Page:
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I want to protect my bitcoin and my threat model is that one of the two paper copies of the seed is accessed to recover the wallet and steal the funds. To mitigate this risk I am contemplating the options of a 2-out-3 multi-sig wallet. My first strategy is as follows: enter image description here

I have therefore 4 geographically separate and secret locations (excluding myself). In terms of hardware wallets with me, I only have 1 which means if the main device is stolen, my bitcoins are safe as one more key is needed. The same is true if locations 1 or 2 are uncovered and a hardware wallet devices were to be stolen (as just one hardware wallet is there). However, taking the seed perspective, two seeds would be compromised.

My first question is whether an attacker can steal the funds with the two seeds uncovered or if 3 seeds are a must in order to recreate the wallet and take the funds? (I am assuming that if the attacker would have access to the 2 seeds to recreate private keys and the multisig wallet that was set up on my personal computer is not possible). I think that is the case, because recovering multisig wallet on Electrum requires 3 seeds (or 1 seed and 2 public keys of the co-signers), but wanted to double-check with the community that indeed no bitcoin can be moved with just two seeds uncovered. Note that with this setup it is effectively cold-cold storage as moving bitcoin, in this case, requires going to either location 1 or 2 to take either hardware wallet 1 or 2 to co-sign with the hardware wallet 3.

The other option is to create a hidden wallet with a passphrase using just one wallet. In that case 2 copies of seed and 2 copies of the passphrase can be stored in 4 geographically distinct locations. If the seed is uncovered then the hidden wallet can't be accessed and if the passphrase is accessed then the hidden wallet can't be recreated too. The only vulnerability in the latter case is if the hardware device was stolen and used to move the money (either by tampering with it physically or by directly using it although usage can be restricted with the device PIN).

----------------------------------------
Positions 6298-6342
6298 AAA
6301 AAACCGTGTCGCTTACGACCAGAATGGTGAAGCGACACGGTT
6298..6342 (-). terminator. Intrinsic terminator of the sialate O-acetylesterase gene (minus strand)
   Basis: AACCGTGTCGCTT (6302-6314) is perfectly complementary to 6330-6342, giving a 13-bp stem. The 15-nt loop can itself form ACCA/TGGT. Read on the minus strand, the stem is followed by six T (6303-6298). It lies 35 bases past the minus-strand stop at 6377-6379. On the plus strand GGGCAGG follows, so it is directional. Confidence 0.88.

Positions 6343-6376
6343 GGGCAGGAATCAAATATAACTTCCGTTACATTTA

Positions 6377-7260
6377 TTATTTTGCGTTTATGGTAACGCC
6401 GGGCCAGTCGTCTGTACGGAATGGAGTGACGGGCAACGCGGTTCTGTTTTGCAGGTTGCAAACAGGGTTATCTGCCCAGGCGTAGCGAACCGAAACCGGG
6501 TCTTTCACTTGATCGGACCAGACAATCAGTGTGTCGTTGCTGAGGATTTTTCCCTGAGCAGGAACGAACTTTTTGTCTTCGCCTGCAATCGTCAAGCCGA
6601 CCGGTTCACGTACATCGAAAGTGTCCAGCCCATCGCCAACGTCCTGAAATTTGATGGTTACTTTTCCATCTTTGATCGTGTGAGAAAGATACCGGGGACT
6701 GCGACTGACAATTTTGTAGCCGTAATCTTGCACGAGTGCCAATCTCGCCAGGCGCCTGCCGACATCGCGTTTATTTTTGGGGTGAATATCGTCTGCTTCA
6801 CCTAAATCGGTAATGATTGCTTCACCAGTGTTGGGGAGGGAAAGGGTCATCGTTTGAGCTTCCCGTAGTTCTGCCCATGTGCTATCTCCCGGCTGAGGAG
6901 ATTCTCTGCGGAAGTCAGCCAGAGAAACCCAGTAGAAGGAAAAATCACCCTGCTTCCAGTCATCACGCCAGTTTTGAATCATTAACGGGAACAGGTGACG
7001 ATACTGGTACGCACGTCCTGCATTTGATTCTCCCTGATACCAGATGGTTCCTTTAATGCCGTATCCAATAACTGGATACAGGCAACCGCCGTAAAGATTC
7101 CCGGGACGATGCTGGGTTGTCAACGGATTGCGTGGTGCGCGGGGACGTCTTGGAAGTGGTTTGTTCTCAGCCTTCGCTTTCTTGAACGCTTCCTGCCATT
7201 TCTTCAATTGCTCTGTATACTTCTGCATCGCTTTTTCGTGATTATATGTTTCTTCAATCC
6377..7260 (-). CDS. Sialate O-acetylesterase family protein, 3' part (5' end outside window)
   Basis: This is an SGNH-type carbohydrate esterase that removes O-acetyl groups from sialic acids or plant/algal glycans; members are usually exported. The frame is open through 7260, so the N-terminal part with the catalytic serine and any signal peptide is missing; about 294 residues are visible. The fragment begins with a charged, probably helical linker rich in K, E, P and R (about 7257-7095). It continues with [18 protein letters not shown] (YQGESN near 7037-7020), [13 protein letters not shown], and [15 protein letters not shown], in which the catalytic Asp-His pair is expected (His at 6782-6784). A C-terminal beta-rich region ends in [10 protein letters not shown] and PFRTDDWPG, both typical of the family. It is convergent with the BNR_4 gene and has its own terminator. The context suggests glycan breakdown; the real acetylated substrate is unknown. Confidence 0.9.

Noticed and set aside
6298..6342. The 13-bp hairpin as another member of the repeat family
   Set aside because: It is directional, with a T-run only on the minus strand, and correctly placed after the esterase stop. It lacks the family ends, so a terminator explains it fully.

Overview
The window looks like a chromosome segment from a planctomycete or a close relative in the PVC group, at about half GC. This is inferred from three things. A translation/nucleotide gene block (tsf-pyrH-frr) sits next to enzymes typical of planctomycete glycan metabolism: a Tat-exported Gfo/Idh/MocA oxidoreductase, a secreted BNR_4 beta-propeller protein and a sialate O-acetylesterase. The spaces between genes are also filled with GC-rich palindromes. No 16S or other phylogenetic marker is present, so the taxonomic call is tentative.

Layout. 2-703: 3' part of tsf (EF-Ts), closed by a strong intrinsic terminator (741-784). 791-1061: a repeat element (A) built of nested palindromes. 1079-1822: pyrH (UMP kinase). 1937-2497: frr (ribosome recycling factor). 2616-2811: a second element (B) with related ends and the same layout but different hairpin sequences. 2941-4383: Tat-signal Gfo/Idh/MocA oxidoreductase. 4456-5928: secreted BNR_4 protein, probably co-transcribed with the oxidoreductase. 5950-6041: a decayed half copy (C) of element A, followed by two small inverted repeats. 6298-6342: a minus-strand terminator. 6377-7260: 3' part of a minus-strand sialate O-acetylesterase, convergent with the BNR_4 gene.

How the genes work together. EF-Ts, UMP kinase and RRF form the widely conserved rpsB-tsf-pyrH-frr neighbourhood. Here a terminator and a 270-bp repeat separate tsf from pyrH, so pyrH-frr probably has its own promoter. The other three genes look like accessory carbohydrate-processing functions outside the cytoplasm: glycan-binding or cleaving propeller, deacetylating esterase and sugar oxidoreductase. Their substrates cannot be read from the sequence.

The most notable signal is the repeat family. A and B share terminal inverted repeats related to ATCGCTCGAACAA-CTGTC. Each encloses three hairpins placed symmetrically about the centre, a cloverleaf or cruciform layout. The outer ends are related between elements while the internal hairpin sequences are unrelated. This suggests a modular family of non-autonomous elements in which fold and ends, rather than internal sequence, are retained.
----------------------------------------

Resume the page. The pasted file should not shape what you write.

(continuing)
My second question is whether the first option gives a significantly higher entropy for the protection. Note that in terms of costs of storage the cost would be the same as in both cases we must make use of 4 locations.

2 Answers 2

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My first question is whether an attacker can steal the funds with the two seeds uncovered or if 3 seeds are a must in order to recreate the wallet and take the funds?

They can steal funds if they have:

  1. The keys
  2. The multisig descriptor

You should put your multisig descriptor at each location and/or somewhere that can securely store it. The threats from a leaked multisig descriptor is only a loss of privacy.
Please don't rely on your wallet descriptor being secret and instead assume 2-of-3 security with one key being leaked being safe.

In that case 2 copies of seed and 2 copies of the passphrase can be stored in 4 geographically distinct locations.

Having 2 copies of a seed increasees the chance of compromise. If you want more copies, use 3-of-5.

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  • Thanks for that. OK correct me if I'm wrong but what I get from what you say is that with 2-of-3 multi-sig wallet, the loss of two seeds AND descriptor will not compromise the safety of funds (only privacy) because 3 seeds are needed to reconstruct the wallet and steal the funds. Correct? Jun 24, 2022 at 17:51
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My first question is whether an attacker can steal the funds with the two seeds uncovered or if 3 seeds are a must in order to recreate the wallet and take the funds?

With a 2-of-3 multisig 2 of the 3 private keys are needed to sign the transaction to move funds from it (and knowledge of the third public key but this shouldn't be used as a protection against attackers). I suspect from reading your question that you don't understand what a seed is for a HD wallet. A seed doesn't offer any additional protection, the seed is used to generate more private keys (and public keys). If an attacker gets access to this seed it can generate all the private keys from this seed that you can.

If you have three independent seeds for three independent HD wallets and you use a private key generated from each seed then an attacker would need to access two of the three private keys (or two of the three seeds, these can be used to generate two of the three private keys) to move funds from a 2-of-3 multisig.

The other option is to create a hidden wallet with a passphrase using just one wallet. In that case 2 copies of seed and 2 copies of the passphrase can be stored in 4 geographically distinct locations. If the seed is uncovered then the hidden wallet can't be accessed and if the passphrase is accessed then the hidden wallet can't be recreated too.

This offers no additional protection to a 2-of-3 multisig (an attacker still needs to access 2 locations) and it requires an additional geographical location (4 rather than 3 in the 2-of-3 multisig case). A passphrase also typically has less entropy than a seed depending on its length. The shorter the passphrase the easier it is to brute force. The advantage to this particular scheme would be that today it is easier to implement as most (all?) hardware wallets support encrypting a seed with a passphrase. Hardware signing support for multisig schemes is less widespread.

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